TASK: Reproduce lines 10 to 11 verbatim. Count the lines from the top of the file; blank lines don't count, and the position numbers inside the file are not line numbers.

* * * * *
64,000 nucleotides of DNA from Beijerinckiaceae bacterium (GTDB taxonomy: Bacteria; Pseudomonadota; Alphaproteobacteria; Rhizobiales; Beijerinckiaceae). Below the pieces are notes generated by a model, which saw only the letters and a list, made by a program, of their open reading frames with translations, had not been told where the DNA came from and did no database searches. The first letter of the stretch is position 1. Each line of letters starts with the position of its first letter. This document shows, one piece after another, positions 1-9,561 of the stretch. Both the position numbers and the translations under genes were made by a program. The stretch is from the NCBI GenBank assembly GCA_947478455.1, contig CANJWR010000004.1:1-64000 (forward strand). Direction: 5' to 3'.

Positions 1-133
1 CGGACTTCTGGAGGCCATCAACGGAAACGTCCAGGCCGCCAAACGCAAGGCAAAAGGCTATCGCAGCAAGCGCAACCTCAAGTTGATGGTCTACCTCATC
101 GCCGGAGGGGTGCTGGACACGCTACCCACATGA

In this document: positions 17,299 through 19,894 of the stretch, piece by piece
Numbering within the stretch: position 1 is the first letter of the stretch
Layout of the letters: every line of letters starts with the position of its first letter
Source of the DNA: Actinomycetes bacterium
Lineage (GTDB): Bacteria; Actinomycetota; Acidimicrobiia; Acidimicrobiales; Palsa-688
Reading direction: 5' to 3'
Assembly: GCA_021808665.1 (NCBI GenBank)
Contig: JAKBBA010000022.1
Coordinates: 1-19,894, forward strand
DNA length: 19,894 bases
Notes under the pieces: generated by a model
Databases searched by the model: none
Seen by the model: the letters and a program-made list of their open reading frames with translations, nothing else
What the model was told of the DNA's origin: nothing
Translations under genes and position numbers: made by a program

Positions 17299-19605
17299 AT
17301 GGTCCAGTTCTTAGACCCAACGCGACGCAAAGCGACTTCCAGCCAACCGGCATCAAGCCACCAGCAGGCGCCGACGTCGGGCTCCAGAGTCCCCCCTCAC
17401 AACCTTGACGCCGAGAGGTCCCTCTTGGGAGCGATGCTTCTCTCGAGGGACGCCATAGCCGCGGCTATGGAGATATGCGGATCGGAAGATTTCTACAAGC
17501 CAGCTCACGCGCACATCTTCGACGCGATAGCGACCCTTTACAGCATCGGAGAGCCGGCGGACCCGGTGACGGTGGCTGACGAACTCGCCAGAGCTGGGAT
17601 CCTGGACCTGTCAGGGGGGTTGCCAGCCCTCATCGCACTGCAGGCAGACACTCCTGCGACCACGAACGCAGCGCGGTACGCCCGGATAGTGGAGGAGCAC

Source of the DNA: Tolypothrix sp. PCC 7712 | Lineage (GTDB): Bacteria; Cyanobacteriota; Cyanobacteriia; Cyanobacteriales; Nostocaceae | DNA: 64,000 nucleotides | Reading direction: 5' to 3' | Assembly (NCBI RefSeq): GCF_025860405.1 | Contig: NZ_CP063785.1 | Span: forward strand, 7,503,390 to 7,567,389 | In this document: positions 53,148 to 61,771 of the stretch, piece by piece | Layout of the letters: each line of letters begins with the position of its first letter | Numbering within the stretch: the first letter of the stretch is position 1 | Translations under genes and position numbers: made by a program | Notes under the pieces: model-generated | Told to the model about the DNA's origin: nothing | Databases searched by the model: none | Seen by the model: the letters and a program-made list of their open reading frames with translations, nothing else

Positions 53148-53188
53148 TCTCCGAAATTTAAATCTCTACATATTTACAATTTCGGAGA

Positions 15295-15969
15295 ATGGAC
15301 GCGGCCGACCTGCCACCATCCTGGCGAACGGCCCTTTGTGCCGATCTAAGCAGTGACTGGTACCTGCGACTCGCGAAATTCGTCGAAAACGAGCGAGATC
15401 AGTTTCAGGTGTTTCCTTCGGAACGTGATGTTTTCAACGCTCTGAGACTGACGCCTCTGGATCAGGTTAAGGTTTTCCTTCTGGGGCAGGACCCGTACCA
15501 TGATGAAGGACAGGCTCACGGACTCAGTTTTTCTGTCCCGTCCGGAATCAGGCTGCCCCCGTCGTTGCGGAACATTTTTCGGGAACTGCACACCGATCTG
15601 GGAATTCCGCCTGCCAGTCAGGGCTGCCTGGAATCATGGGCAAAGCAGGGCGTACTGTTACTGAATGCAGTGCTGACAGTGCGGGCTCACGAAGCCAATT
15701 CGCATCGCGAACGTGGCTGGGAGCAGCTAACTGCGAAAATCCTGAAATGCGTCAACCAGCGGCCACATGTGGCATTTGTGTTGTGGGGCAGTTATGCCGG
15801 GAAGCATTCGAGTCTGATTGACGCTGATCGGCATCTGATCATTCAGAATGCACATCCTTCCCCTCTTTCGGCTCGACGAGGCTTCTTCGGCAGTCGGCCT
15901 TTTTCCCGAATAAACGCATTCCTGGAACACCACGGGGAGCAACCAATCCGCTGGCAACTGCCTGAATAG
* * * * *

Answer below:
Reading direction: 5' to 3'
Assembly: GCA_021808665.1 (NCBI GenBank)